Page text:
What Is JMD (Jamaican Dollar)?
JMD is the currency abbreviation for the Jamaican dollar, the official currency for the island nation of Jamaica, and is subdivided into 100 cents. The currency symbol for JMD (Jamaican dollar) is J$ or JA$.
- JMD is the currency abbreviation for the Jamaican dollar, the official currency for the island nation of Jamaica, and is subdivided into 100 cents.
- In the foreign currency market, the most common Jamaican dollar exchange is the USD/JMD rate, which, as of April 2021, stands at 1 USD = 150.27 JMD.
- The JMD was the first dollar to be based on half-pound sterling instead of the Spanish or U.S. dollars.
Understanding the JMD (Jamaican Dollar)
JMD (Jamaican dollar) banknotes currently come in denominations of J$50, J$100, J$500, J$1,000, and J$5,000. The front side of the banknotes has special symbols or numerals in large print to help the visually impaired. Each note has the portrait of an eminent Jamaican figure on the front, mainly either those considered Jamaican heroes or former prime ministers. The backside of the dollar bills feature scenes of Jamaican locations or famous landmarks.
Many places in Jamaica that are frequented by tourists also accept U.S. dollars, but businesses located away from the main tourist hubs are more likely only to take the JMD. However, merchants can establish their own exchange rates so customers using foreign currency may encounter unfavorable conversion rates depending on the specific merchant’s policy. The Cayman Islands also used the Jamaican dollar at one time. In the foreign currency market, the most common Jamaican dollar exchange is the USD/JMD rate, which, as of July 4, 2021, stood at 1 USD = 150.05 JMD.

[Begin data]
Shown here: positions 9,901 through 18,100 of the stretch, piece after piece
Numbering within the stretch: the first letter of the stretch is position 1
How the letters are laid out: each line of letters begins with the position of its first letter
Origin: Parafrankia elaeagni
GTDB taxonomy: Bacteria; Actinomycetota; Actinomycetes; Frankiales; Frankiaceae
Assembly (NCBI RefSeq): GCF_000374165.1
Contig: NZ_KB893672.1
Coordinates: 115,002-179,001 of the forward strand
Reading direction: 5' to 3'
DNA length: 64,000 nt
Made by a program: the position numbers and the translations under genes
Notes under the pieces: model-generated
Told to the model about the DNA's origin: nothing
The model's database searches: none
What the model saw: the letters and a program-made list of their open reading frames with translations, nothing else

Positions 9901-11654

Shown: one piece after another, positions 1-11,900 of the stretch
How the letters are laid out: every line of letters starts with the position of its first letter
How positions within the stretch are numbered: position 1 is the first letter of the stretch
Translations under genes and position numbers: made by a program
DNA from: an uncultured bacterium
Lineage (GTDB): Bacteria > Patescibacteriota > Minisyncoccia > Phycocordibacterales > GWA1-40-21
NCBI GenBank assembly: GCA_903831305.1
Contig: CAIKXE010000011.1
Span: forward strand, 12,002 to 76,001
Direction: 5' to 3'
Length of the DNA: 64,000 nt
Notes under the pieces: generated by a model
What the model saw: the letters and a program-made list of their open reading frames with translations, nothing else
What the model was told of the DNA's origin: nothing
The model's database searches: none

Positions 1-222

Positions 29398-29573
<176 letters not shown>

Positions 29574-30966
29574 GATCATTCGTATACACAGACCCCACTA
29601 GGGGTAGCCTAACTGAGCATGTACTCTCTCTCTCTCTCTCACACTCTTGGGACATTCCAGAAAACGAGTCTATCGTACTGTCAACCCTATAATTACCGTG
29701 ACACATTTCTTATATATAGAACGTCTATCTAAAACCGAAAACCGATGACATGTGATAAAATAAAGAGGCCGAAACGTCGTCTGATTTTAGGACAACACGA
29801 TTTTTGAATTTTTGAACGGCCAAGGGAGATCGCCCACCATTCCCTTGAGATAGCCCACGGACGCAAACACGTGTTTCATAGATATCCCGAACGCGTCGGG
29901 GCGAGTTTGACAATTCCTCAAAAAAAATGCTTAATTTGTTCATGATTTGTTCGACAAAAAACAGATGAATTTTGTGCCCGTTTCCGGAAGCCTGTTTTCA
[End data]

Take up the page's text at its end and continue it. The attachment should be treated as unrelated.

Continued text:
The Bank of Jamaica received exclusive rights to mint coins and banknotes produced in Jamaica in 1960, although De La Rue Currency Ltd. in England has printed banknotes used in Jamaica since 1920. The country adopted a decimal-based currency system in 1968. The JMD was the first dollar to be based on half-pound sterling instead of the Spanish or U.S. dollars.
JMD replaced the Jamaican pound in 1969. At the time, both coins and notes circulated, but coins have since replaced some bills. A J$1,000 note began circulation in 2000, and a J$5,000 note debuted in 2009. Regulations established by the Bank of Jamaica set limitations for the number of coins that can be used in one transaction to purchase goods and services, and also details the limits for specific denominations of coins allowed within those transactions.
As of 2019, which is the most current World Bank data, Jamaica's annual inflation rate is at 3.9% and its gross domestic product (GDP) posted a 0.7% reading.
History of the JMD (Jamaican Dollar)
Throughout its history, Jamaica has used a variety of coins and banknotes from various countries. The region’s original inhabitants saw no real need for monetary currency since they mainly conducted the transaction via barter. After the Spanish colonized Jamaica in the 16th century, the gradual introduction of Spanish money became used for buying and selling goods. Two centuries later, when Jamaica was a British colony, Jamaicans primarily used British currency or a slightly customized version of it. At one point, it was the only British territory in the West Indies to use distinctive pound sterling coins.